The Science of Learning Blog

January 24, 2019

2019 Education Trends

BY Carrie Gajowski, MA

The past several years have seen many advances in research impacting education, in fields ranging from neuroscience to sociology. Yet the reality in classrooms has not always kept pace. As we enter another year, it is crucial for educators to be aware of what is happening both in research and education policy.

1. The Reading Wars

Literacy education in America has long been been divided between proponents of phonics, where children learn to read by sounding out each part of a new word and distinguishing between different phonemes, and those of the ‘whole language’ method, where children are encouraged to focus on the meanings of words and understanding them in context. Unfortunately, as professor Rachael Gabriel points out, the debate has often taken on the tone of an ideological battle, with back-and-forth pendulum swings resulting in contradictory policy and inconsistent classroom practice. Recent research may point to a way out. According to a 2018 meta-analysis of over 300 studies compiled by researchers in Australia and the UK, while explicit phonics instruction is indeed effective for establishing the foundations of literacy, learning to recognize the meaning of words in context is crucial for further development.


2. Every Student Succeeds Act

The Every Student Succeeds Act (ESSA), passed in 2015 to replace the No Child Left Behind Act, gave individual states more control in how they meet federal education standards. The law’s provisions were initially slated to take effect during the 2017-18 school year, but were delayed by the repeal of certain regulations and guidelines. With every state’s plan now approved, this will be the first year that ESSA is implemented across the country – though there are still questions about how districts will satisfy its requirement for evidence-based intervention at struggling schools. In addition, the law includes grants for literacy instruction, and specific tools to help parents be involved in the school accountability process.


3. Personalized Learning

ESSA also includes guidelines for states to expand personalized learning. This provides students with unique learning plans tailored to their strengths and learning styles. Personalized learning can include multiple approaches such as creating an individualized learner profile for each student, setting a learning path with specific goals, monitoring progress through personal evaluations, and varying the structure of the learning environment. Personalized education is not intended as a replacement for an Individualized Education Program (IEP) or other special education interventions, but a complement that encourages students to be personally invested in their learning. While many schools may not have the resources to implement such programs, their growing popularity reflects a shift in how we think about education.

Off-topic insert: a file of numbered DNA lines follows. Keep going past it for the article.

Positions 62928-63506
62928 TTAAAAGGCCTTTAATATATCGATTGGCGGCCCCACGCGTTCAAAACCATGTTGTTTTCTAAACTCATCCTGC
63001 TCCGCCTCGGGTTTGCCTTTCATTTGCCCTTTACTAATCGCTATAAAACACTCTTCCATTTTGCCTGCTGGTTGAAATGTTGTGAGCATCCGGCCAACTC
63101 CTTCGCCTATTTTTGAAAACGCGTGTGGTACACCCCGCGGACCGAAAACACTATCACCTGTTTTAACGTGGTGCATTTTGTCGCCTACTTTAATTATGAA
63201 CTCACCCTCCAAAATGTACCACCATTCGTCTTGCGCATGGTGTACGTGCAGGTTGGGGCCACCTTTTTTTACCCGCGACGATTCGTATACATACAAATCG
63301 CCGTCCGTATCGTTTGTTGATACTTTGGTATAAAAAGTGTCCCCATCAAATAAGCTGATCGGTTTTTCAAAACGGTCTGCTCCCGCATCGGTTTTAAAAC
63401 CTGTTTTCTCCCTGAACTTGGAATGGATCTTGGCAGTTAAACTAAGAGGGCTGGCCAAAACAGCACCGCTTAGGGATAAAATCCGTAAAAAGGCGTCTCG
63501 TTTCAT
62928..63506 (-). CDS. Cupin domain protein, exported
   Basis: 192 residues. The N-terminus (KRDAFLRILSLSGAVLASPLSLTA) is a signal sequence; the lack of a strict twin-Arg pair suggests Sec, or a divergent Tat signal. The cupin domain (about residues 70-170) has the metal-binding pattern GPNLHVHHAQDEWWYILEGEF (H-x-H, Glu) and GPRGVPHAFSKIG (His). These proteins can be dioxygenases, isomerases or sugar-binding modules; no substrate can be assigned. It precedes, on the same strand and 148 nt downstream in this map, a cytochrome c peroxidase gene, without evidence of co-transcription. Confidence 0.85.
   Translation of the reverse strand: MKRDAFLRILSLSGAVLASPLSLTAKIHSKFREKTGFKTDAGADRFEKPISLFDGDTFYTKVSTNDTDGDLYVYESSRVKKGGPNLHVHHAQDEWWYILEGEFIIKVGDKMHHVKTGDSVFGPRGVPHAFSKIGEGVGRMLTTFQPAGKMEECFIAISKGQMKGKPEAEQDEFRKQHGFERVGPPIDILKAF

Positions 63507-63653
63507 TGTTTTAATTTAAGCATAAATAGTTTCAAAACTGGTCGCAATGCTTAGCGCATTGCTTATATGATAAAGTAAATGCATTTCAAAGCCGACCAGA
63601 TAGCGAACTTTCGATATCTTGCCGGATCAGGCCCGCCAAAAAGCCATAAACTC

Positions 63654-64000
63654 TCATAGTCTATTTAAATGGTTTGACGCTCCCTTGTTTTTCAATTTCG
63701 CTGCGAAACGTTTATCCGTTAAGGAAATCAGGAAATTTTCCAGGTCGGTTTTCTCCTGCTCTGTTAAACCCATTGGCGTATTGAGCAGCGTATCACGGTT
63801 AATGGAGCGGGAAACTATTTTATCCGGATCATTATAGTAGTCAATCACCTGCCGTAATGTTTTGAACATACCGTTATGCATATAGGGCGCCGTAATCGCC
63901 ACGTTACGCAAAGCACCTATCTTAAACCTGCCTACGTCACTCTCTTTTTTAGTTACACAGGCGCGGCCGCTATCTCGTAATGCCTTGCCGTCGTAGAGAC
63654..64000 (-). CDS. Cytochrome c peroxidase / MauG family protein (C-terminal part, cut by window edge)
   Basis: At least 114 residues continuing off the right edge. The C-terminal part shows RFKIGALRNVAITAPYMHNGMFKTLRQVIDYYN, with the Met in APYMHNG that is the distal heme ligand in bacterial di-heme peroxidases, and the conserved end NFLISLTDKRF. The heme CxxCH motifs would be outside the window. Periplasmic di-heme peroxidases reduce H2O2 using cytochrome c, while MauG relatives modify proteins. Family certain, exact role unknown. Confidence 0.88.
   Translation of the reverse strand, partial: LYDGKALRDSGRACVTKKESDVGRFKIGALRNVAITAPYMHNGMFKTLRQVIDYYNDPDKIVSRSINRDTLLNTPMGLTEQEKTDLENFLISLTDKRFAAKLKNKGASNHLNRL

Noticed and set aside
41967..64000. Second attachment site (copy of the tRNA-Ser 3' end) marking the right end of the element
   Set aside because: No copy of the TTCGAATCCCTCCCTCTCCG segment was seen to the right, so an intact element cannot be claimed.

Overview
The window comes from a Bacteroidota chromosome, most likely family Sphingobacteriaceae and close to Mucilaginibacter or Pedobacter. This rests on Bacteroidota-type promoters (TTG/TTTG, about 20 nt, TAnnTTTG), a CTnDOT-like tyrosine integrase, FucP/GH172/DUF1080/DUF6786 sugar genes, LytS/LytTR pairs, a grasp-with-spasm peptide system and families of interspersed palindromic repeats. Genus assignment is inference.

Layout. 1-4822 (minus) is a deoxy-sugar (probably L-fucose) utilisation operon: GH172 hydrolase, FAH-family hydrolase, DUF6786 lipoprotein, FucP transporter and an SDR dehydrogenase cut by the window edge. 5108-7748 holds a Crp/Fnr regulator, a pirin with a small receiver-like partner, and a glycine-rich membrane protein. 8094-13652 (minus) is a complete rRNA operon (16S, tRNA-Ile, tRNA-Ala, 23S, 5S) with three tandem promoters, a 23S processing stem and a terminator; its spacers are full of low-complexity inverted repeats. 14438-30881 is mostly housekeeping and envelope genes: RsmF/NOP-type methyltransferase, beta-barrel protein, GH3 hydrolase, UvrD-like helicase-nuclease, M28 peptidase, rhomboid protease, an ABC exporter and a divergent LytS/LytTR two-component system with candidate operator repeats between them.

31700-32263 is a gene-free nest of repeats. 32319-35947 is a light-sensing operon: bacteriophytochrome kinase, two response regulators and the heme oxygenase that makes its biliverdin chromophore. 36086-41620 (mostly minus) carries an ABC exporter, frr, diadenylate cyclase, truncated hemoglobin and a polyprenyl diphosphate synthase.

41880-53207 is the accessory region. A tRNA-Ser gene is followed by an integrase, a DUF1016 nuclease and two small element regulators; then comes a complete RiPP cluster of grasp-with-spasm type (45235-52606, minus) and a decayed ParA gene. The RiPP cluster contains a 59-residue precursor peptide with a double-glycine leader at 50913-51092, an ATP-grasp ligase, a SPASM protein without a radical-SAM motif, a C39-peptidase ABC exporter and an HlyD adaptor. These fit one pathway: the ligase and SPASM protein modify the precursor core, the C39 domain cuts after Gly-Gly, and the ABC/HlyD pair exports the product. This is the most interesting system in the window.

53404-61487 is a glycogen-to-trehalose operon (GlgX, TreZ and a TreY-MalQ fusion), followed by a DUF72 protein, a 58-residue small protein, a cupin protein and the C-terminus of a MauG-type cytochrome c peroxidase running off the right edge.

4. Social Emotional Learning

While teachers often cannot control what happens to students outside of school, Dr. Lori Desautels describes some approaches they can use to create a more conducive environment for those who may be struggling with personal trauma. These include building trust among students by sharing common experiences and empathetically engaging students on an individual level to identify their fears, hopes, and coping strategies. Teaching students effective stress management and emotional regulation not only helps maintain order in the classroom, but gives them valuable tools for their future development.


5. Equity in Education

While most people would agree that equity in education is an admirable goal, there is little agreement on how to achieve, or even define it. For instance, universally standardized education may seem to promote equity, but often results in reproducing systemic disparities. At the same time, trying to address these inequities by clustering students into abstract demographic categories risks producing other inequities by overlooking their particular differences and needs. The challenge is to envision an education system that is both broadly inclusive and individually responsive.
Overall, there is an increasing awareness of the effect that broader socio-economic issues have on students’ performance in school. And today, educators and policymakers have access to more data and research than ever before. The task going forward will be how to make sense of this data and apply it consistently and effectively in the classroom.


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